Avoiding Addictive Behaviors

You do anything long enough to escape the habit of living until the escape becomes the habit
-David Ryan

This past Sunday, I posted 10 Ways to Find Time for Inspiration. This post expands on #3: Avoid addictive behaviors.

Television, video games and drinking or other drug use are a few things that some of us can get carried away with. Hours or days can pass by in what seems to be a blink of an eye. If an attempt to moderate a behavior fails, it is best to avoid it all together. If avoiding a behavior that has become uncontrollable seems impossible, consider a 12 step program; it will change your life.

In yesterday’s post, See the Miracle In Everything, I talked about my personal experience with addiction and how the horror of that experience has lead me to a life of gratitude today. Today’s post talks about turning addictive behaviors around: whether it’s a life imbalance caused by minor obsessive habits, or a life damning addiction that has taken control of everything.

Time Draining Habits

If you have ever habitually spent more time on an activity than you had intended, you know that time management and good planning fail in the face of such habits. Whether it’s channel surfing, video gaming, working or gardening, time can slip by unnoticed. You might intend to stop in a few minutes, but you first notice the time that has passed an hour later.

The Dangling Carrot

The commonality of these habits is that, deep inside, we believe that if we continue the activity, we will reach a point of contentment and satisfaction. If we reach a milestone, we’ll be happy and able to stop. But, the milestone takes much longer than expected, and it only makes us eager for the next one.

This is the same principle that keeps drug addicts going for the next fix even though the last one made life more miserable than it already was. There is always this deep belief that contentment and bliss will be reached and maintained. As the addiction makes life more and more miserable, the thought of replacing the misery with contentment and bliss is irresistible. Alcohol and other drug addiction can drain hours, days, years or even decades from a life.

Find a Different Carrot

When we find ourselves losing control of our ability to manage our own time because we are trying to find contentment outside of ourselves, there is a spiritual disconnect within us.

The best weapon to combat these time draining habits is spiritual growth. Practicing spiritual principles, such as those discussed in these daily posts, brings contentment and satisfaction like nothing in the material world can.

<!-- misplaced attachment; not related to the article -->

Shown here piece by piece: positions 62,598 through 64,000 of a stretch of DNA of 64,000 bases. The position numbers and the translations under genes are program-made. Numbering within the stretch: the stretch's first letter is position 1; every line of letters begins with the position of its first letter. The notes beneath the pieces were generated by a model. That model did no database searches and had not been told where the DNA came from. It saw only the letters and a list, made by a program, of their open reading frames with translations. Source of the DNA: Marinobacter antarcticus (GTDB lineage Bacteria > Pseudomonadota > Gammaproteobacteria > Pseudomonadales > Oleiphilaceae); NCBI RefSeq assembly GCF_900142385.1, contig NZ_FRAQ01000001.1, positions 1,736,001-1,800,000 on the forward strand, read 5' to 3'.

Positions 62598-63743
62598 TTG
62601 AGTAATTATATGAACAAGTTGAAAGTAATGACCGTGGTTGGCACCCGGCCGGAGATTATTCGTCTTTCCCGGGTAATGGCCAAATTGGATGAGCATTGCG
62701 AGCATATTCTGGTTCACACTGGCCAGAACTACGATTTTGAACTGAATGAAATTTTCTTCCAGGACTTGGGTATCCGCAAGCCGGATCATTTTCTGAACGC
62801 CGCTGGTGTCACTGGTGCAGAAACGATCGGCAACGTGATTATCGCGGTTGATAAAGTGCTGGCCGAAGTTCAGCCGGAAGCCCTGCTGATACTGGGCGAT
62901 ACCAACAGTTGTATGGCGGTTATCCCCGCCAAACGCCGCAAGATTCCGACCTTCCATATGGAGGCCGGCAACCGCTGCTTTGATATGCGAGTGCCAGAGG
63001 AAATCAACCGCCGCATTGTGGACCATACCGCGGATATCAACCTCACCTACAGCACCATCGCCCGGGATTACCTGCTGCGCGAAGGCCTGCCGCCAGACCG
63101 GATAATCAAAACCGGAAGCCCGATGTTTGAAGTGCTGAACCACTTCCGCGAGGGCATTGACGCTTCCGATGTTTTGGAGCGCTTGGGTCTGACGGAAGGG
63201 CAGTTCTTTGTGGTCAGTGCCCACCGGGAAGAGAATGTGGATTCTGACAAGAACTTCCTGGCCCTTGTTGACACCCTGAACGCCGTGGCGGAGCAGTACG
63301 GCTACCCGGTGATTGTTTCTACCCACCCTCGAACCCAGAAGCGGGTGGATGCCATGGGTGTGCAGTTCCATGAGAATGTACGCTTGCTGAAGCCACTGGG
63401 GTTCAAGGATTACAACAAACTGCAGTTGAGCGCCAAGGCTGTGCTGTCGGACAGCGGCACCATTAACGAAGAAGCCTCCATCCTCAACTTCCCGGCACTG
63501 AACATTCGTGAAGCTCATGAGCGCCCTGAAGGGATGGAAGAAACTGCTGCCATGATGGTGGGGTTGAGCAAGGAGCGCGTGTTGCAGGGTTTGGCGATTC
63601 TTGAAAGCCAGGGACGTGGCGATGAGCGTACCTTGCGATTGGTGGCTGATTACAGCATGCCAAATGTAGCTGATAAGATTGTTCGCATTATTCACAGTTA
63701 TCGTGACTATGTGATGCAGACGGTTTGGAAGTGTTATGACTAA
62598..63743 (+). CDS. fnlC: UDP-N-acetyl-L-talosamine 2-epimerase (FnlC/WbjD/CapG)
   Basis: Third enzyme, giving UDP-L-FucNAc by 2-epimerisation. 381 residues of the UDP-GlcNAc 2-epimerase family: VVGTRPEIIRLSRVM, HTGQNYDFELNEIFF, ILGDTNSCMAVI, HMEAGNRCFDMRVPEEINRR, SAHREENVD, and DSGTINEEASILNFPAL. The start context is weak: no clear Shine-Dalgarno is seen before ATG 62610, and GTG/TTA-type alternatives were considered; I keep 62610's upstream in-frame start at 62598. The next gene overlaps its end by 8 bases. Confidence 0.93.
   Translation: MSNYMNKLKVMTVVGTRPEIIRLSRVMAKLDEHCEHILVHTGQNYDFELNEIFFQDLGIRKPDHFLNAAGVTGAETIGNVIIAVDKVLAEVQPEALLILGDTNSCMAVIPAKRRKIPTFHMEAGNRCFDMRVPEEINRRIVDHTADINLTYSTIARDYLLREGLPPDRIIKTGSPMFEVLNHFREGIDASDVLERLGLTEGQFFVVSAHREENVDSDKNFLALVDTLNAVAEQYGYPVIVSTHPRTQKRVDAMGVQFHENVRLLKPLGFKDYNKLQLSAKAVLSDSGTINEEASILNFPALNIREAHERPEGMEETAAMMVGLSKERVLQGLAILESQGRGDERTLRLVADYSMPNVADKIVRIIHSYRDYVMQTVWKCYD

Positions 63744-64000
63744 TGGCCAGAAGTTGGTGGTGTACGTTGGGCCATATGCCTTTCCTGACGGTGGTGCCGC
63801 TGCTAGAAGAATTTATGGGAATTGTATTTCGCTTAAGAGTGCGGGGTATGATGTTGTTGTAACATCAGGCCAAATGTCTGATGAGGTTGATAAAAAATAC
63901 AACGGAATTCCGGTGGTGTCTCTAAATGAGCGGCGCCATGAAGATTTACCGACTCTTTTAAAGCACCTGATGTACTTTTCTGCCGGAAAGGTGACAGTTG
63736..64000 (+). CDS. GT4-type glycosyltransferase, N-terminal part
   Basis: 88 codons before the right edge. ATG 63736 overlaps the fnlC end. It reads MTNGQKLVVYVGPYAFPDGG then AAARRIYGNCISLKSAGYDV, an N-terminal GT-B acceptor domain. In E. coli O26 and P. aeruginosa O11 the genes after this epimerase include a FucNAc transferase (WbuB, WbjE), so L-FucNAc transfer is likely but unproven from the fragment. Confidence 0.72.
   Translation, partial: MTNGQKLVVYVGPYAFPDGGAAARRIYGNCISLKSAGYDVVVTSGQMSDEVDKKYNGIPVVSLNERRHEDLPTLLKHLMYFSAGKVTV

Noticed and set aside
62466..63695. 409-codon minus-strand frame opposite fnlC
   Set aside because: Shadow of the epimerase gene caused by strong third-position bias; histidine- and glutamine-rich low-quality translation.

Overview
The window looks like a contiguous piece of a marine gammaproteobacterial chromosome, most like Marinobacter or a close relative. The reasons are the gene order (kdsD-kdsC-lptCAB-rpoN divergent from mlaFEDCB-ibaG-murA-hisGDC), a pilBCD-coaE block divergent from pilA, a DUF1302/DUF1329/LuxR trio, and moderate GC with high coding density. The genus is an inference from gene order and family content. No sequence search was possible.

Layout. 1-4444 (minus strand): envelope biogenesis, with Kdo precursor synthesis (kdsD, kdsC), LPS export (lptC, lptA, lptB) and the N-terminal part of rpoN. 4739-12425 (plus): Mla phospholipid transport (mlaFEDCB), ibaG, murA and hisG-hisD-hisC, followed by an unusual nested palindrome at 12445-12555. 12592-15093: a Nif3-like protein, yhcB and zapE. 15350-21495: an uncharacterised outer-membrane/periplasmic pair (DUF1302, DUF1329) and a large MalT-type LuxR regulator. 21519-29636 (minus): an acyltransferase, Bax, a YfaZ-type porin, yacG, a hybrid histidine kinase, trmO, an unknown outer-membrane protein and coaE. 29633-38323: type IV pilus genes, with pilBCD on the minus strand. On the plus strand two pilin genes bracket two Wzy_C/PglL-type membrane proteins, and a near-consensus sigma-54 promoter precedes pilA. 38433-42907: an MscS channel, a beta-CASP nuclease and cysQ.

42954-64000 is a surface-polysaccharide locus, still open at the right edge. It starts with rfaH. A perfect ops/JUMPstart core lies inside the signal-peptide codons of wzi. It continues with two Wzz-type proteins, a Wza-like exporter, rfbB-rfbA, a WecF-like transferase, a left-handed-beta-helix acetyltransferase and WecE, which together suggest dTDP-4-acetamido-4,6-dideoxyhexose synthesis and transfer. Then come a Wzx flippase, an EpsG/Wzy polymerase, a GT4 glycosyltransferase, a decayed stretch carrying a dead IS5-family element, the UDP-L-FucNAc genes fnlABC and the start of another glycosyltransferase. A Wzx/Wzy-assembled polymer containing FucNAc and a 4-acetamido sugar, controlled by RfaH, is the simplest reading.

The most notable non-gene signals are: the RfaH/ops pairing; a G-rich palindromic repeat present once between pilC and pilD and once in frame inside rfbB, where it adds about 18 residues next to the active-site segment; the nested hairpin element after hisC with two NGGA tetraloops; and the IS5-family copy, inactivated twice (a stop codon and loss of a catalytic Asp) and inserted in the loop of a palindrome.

The problem of serious addiction requires more attention than a single daily reflection. If you are struggling with serious addition, find a 12-step fellowship. Addiction, in a nutshell, is spiritual bankruptcy and the 12-steps are a path of spiritual growth. Additionally, connecting with others who are struggling with the same problem is invaluable. This is what turned my life around.

Reverse the Cycle

Obsessive habits are self-perpetuating. The more they are practiced, the more spiritual energy they drain from us. The more spiritual energy we lose, the more we tend to lean on obsessiveness.

The same is true in reverse. Spiritual habits reduce our dependence on time draining habits. Having fewer time draining habits allows better time management and more time for spiritual growth.

Daily Action – Reverse the Cycle

Be conscious of your time draining habits today and explore whether your behavior is following an addictive pattern. Reverse the cycle by seizing the habit today and using the time for spiritual growth, self-reflection, meditation, prayer or the 12-steps.

About the author


I am Danny Kohn, writer and designer for this site and owner, software engineer and consultant for Inspirations Software Design. My three greatest passions in life are sharing time with my family, software design and sharing inspiration with others. I have the incredible privilege of being able to spend a significant amount of time every day doing each of those three things. I am a single father of Tristen, our 6 year old son. It has been such an incredible joy to watch him grow up and learn so much. Everything he does and says overwhelms me with adoration. We have a wonderful evening ritual of reading books together in a beanbag chair. Nearly every night, we have a laughing attack together. I smile and giggle constantly in his presence and feel truly inspired.

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